Gaming the System advocates a special level of protection for children in relation to in-game harm. The Children's Commissioner's recommendations include:
Tighter Age Restrictions
Age ratings on digitally distributed games with strict enforcement, potentially through age verification.
Age verification is notoriously costly, time consuming, and difficult to implement in practice, partly due to data privacy concerns, with the recently abandoned plans to use age verification for online pornography illustrating these difficulties. This recommendation complements the proposals made in the DCMS Online Harms White Paper, which recommends a code of practice to ensure children are prevented from accessing age-inappropriate content.
Gaming the System also notes that the Information Commissioner's Office (ICO) is currently exploring what (if any) age verification requirements will be imposed on online platforms as part of the forthcoming age appropriate design code targeting the use of personal data by such platforms.
Labels that alert consumers that a digitally downloaded game contains spending features, similar to the ratings currently used for physical copies of games.
This recommendation appears to be a proportionate measure that will go some way in protecting minors from games that involve additional spending opportunities. Some of the children interviewed in the report expressed regret at "wasting" their money, with one child reportedly buying 50 Fortnite skins in a bid not to stand out as a "poor kid."
"The continued growth and popularity of the video game industry has drawn attention from the regulators who are changing the rules"
Critics are likely to argue that warning labels will have little effect on children's spending habits, particularly given the social pressures involved in playing and maintaining progress in certain titles (which can often involve parting with cash). Given the wide range and prevalence of potential microtransactions (season passes, expansions, DLC, 'insert coin to continue'), warning labels are more likely to achieve their intended goals if they provide sufficient detail on the type of microtransactions players will encounter.
Caps and Tracking Tools
A maximum daily spend limit (enabled by default for children) and tools enabling users to track their historic in-game spend.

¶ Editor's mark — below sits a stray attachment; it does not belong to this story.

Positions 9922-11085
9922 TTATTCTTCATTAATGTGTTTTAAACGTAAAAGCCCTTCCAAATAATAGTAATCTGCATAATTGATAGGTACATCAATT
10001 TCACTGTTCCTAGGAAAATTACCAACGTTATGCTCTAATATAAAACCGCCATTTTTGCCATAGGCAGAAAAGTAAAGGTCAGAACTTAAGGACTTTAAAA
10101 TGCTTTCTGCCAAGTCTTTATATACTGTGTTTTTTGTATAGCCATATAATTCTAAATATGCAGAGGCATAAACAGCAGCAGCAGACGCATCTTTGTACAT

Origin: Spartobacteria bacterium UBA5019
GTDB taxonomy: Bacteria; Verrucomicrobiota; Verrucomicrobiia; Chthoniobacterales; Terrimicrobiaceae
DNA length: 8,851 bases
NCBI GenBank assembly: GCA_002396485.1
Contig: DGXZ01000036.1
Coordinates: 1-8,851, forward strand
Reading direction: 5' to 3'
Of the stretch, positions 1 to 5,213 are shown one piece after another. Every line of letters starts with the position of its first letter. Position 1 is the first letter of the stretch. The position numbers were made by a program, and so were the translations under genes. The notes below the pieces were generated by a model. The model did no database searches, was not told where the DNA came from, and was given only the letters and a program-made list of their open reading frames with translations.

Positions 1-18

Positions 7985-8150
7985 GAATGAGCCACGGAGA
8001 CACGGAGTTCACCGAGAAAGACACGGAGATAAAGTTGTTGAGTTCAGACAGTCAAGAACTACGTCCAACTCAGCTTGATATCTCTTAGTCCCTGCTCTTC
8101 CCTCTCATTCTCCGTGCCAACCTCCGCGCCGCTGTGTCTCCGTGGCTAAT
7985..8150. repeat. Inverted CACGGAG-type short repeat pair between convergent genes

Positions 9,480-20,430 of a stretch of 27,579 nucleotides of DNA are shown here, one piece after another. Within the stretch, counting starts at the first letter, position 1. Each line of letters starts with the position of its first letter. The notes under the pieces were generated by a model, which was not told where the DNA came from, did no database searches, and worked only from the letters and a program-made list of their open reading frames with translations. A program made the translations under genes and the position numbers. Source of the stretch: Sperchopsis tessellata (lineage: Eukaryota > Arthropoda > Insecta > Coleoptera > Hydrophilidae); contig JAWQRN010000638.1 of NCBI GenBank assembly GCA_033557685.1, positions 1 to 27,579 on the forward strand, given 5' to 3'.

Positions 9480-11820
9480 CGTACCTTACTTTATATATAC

Loot box mechanics are estimated to generate over £700m of revenue in the UK alone. If spending caps and spending trackers are mandated, video game profitability would likely take a significant hit. This effect was clearly illustrated by the dent in online gambling operator share prices following the recent publication of the All-Party Parliamentary Group for Gambling Related Harm's 'Interim report into the Online Gambling Sector', which calls for an upper limit on the stakes for online slot machines (similar to the £2 limit introduced for physical fixed-odds betting terminals earlier this year) as well as a "root and branch" overhaul of the Gambling Act 2005 to ensure it is fit for purpose in the digital era.
Spending caps may also be difficult to implement in practice: unless applied irrespective of age, video game publishers and developers will encounter the same problems that arise with age verification (i.e., how do I know if a gamer is underage?). Poor implementation could lead to quantifiable upper limits on the in-game purchase revenues derived from a particular game, potentially handicapping UK publishers and offsetting the benefits of the UK Video Games Tax Relief scheme.
Striking a balance
Parliament will face a number of challenges if it decides to implement the Children's Commissioner's recommendations. A deft touch and stakeholder engagement will be crucial to ensure the Children's Commissioner's laudable goals are achieved in a proportionate and balanced way that avoids imposing high barriers to entry for new indie developers or stifling the UK video games industry's competitive edge.
Video game developers, publishers, and platforms must now join the gaming and gambling service operators in keeping a vigilant eye on the wide range of proposals and developments being introduced on the subjects of gambling and the Gambling Act, Online Harms, protection of children, and data privacy. Arguably the most important development will be the ICO's forthcoming Age Appropriate Design Code which will include guidance on how to communicate game content, including age-restricted settings, to child players. Stakeholders will benefit from participating in lobbying efforts and the conversation more generally at an early stage, but also by internally considering the potential impacts of implementation on their current business models.
The continued growth and popularity of the video game industry has drawn attention from the regulators who are changing the rules of the game. Developers and publishers who keep up will do well. Those who stay two steps ahead will reap the biggest rewards.